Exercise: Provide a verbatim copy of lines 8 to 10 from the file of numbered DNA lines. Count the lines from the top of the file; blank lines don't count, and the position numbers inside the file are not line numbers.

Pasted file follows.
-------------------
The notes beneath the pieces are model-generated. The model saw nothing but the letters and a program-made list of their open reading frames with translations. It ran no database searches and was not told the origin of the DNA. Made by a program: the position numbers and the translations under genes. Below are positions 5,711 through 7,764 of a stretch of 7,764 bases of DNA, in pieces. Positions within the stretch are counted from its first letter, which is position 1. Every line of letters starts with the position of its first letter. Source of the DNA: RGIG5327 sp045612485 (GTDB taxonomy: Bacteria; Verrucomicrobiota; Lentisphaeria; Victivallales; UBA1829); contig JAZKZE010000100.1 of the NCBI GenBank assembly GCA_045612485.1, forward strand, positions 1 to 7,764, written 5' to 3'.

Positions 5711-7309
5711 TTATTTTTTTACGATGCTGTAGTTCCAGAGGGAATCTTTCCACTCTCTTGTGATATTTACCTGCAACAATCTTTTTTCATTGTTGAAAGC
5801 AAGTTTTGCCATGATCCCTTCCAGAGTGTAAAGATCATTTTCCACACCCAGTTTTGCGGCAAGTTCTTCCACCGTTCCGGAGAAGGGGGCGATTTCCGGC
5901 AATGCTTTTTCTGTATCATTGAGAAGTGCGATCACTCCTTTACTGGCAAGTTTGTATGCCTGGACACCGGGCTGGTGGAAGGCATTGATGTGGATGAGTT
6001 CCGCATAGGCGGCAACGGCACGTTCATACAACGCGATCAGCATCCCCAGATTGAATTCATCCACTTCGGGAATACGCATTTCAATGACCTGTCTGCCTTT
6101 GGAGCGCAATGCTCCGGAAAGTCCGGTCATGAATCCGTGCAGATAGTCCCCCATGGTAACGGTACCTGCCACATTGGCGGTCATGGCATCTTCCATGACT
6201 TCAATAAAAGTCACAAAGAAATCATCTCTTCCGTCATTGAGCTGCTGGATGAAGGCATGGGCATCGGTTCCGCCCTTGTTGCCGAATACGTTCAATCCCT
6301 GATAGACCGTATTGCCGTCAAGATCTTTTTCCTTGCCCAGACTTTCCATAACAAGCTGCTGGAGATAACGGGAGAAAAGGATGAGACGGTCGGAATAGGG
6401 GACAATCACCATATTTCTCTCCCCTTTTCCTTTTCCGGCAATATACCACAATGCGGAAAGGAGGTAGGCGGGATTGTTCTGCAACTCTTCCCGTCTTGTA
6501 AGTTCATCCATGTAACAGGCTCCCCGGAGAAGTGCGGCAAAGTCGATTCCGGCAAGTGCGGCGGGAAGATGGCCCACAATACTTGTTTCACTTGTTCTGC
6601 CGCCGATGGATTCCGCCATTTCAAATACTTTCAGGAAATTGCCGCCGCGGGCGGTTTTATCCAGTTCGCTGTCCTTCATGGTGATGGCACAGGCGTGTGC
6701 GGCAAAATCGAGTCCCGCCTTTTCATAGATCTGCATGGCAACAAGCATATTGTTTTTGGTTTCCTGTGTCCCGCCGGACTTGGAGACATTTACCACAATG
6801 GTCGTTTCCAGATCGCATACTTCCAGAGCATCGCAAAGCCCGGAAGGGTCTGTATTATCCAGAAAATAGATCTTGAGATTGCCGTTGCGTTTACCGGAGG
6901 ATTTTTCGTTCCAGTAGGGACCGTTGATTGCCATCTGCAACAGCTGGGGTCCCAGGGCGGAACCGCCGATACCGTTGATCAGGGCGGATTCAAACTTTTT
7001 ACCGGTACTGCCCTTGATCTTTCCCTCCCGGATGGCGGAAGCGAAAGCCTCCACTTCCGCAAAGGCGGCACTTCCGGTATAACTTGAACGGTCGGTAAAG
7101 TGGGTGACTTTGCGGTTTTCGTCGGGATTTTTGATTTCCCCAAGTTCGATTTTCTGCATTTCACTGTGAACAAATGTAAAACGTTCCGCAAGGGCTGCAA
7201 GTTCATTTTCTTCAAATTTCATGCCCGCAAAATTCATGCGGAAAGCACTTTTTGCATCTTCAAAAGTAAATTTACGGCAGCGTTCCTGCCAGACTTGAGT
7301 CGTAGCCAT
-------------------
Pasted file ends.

6201 TCAATAAAAGTCACAAAGAAATCATCTCTTCCGTCATTGAGCTGCTGGATGAAGGCATGGGCATCGGTTCCGCCCTTGTTGCCGAATACGTTCAATCCCT
6301 GATAGACCGTATTGCCGTCAAGATCTTTTTCCTTGCCCAGACTTTCCATAACAAGCTGCTGGAGATAACGGGAGAAAAGGATGAGACGGTCGGAATAGGG
6401 GACAATCACCATATTTCTCTCCCCTTTTCCTTTTCCGGCAATATACCACAATGCGGAAAGGAGGTAGGCGGGATTGTTCTGCAACTCTTCCCGTCTTGTA